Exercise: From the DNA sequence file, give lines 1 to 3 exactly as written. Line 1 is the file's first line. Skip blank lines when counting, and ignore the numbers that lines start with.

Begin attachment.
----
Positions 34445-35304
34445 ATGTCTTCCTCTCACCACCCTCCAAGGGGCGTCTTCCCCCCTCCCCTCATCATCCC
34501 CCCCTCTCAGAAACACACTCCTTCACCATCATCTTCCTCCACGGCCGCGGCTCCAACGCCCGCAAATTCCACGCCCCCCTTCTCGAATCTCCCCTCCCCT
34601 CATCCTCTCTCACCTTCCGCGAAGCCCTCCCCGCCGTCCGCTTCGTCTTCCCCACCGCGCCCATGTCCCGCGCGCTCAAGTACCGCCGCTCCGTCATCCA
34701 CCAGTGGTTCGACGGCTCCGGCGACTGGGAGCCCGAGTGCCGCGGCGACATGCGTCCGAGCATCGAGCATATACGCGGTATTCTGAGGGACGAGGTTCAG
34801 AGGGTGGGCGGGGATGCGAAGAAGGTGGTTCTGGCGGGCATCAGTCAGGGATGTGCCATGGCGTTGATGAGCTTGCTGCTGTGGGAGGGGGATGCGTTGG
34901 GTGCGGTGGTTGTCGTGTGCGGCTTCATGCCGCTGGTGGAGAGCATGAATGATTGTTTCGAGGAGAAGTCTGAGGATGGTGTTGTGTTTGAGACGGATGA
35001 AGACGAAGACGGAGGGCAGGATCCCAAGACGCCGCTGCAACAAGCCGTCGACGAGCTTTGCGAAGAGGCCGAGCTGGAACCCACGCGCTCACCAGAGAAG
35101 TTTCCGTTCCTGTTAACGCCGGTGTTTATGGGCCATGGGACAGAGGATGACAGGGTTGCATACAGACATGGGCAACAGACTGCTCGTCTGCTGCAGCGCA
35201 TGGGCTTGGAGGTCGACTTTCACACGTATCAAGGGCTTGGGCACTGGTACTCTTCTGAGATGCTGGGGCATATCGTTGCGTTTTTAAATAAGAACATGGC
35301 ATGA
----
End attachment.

Positions 34445-35304
34445 ATGTCTTCCTCTCACCACCCTCCAAGGGGCGTCTTCCCCCCTCCCCTCATCATCCC
34501 CCCCTCTCAGAAACACACTCCTTCACCATCATCTTCCTCCACGGCCGCGGCTCCAACGCCCGCAAATTCCACGCCCCCCTTCTCGAATCTCCCCTCCCCT